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Teacher layoff by merit hits roadblock

Discussion in 'News & Current Events' started by Salty, Mar 3, 2011.

  1. Salty

    Salty 20,000 Posts Club
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  2. carpro

    carpro Well-Known Member

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    Anything based on merit is a deadly enemy of unionism.
     
  3. billwald

    billwald New Member

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    Propose a method of measuring the teacher's merit.
     
  4. carpro

    carpro Well-Known Member

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    Pretty simple.

    Attendance and effectiveness.
     
  5. Salty

    Salty 20,000 Posts Club
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    In theory, merit is great, but as Bill says (there he goes agreeing with me again - there just may be hope for Bill) how do we measure. By all the number of students passing to the next grade; by passing standardized test, ect. If so, then the teacher will be teaching test taking.

    This might be a bit unorthodox, but supposed you ask first semester college Sophomores - their view of their high school teachers...
     
    #5 Salty, Mar 4, 2011
    Last edited by a moderator: Mar 4, 2011
  6. mcdirector

    mcdirector Active Member

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    IMHO the merit thing is so problematic because of the discrepancies in schools. What will effectiveness look like? How will it be measured? Inner city schools are hard to staff because they are hard to teach in. Will there be adjustments in the formulas for their merit pay? If not, then the good teachers will all be in the burbs. There is also the issue of absenteeism. I had two kids last year in one class that EACH were absent more than 45 days. I quit counting then because they'd missed a quarter at that point. I've got the same scenario happening this year. One is not quite at the quarter mark, but very close.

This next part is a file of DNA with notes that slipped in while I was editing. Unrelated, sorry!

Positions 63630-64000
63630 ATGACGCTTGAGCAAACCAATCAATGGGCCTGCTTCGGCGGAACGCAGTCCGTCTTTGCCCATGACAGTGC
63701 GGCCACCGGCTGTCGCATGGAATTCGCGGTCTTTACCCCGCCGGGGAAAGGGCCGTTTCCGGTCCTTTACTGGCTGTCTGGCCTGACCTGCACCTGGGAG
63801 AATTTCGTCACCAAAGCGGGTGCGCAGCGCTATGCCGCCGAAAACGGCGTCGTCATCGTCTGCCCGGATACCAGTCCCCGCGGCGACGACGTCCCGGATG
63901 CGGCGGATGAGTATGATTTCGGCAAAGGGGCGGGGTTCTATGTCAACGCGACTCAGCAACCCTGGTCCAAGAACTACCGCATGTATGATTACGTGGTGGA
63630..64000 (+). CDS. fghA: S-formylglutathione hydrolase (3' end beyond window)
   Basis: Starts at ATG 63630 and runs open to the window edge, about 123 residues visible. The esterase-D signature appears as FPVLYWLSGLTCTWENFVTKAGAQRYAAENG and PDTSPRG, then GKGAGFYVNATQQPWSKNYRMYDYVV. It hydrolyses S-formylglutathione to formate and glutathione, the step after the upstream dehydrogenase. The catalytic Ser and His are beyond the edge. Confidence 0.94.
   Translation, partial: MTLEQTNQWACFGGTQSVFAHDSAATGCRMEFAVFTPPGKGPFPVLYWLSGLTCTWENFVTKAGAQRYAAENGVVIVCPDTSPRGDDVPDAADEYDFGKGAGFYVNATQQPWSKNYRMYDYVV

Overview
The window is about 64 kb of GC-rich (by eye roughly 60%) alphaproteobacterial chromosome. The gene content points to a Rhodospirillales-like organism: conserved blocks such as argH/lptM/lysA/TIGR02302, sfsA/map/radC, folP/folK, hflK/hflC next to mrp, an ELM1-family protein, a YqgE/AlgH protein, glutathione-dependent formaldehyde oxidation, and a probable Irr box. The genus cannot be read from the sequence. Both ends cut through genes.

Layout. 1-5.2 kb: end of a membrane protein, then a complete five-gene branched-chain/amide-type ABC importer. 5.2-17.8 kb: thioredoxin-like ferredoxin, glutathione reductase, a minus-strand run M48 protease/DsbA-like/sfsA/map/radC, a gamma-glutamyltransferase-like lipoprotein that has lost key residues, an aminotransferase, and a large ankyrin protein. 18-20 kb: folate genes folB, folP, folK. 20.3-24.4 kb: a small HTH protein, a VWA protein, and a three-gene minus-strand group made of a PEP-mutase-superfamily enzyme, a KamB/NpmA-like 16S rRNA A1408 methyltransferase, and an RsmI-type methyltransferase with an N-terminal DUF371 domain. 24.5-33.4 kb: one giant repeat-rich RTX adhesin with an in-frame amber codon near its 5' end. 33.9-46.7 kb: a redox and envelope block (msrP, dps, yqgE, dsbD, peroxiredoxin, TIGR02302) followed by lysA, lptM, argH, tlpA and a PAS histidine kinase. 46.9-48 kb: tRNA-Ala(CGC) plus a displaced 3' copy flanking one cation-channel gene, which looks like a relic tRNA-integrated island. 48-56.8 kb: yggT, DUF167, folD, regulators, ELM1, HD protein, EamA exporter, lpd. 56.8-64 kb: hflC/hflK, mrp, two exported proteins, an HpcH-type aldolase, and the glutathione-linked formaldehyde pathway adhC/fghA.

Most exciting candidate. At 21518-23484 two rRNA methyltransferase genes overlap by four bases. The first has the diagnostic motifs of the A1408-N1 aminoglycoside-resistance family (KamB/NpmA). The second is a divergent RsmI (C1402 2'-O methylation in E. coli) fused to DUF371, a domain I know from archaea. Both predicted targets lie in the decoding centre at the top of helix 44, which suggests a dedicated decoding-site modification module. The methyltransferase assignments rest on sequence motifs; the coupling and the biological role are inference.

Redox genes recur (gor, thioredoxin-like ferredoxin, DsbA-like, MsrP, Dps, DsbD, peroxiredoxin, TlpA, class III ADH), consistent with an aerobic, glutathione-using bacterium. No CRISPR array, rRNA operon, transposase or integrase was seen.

I don't mind the merit pay if they can come up with something that will draw experienced and capable teachers to hard-to-staff schools.
     
  7. carpro

    carpro Well-Known Member

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    Ban it and fire anyone caught doing it.
     
  8. mcdirector

    mcdirector Active Member

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    The state-mandated curriculum should be taught and the test should cover the curriculum. The two do go hand-in-hand.
     
  9. Salty

    Salty 20,000 Posts Club
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    MC, are you familiar with the NY State Regents?
    All public schools are required to give Regents tests to students enrolled in courses that have a State Regents.
    I called the local Christian School, and was told they did not utilize the Regents because too many teachers simply teach so the kids will pass the regents.

    History of the NY Regents
     
  10. Havensdad

    Havensdad New Member

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    Observation and employee review, just like the private sector. The Boss gets to look at your work; if he likes it, he keeps you. If he doesn't, he fires you.

    The school board should be able to hire or fire anyone, give raises, etc., totally upon their own discretion. JUST like a private company. Any system other than this is stupid.
     
  11. mcdirector

    mcdirector Active Member

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    Yes, I have heard of it - but it's all I can do to know all the math curriculum for my state. ;) Local Christian schools here don't give the exams mandated by the state either. When I taught in a private school, I liked giving those exams because it gave me a very clear understanding of how my students were doing in comparison.

    This is what I don't understand on the charge above. If the Regents tests the curriculum, then the curriculum is taught and the Regents is given. If the Regents tests something other than the curriculum, then why is it given?

    How do you teach the test that tests the curriculum and not teach the curriculum? I'm sure there are ways, but it's my job to teach the curriculum in ways that will help the students learn it, apply it, connect it and then know that most will do the best they can on the test. As they all put varying degrees of effort into their learning - that too will be reflected in those final scores.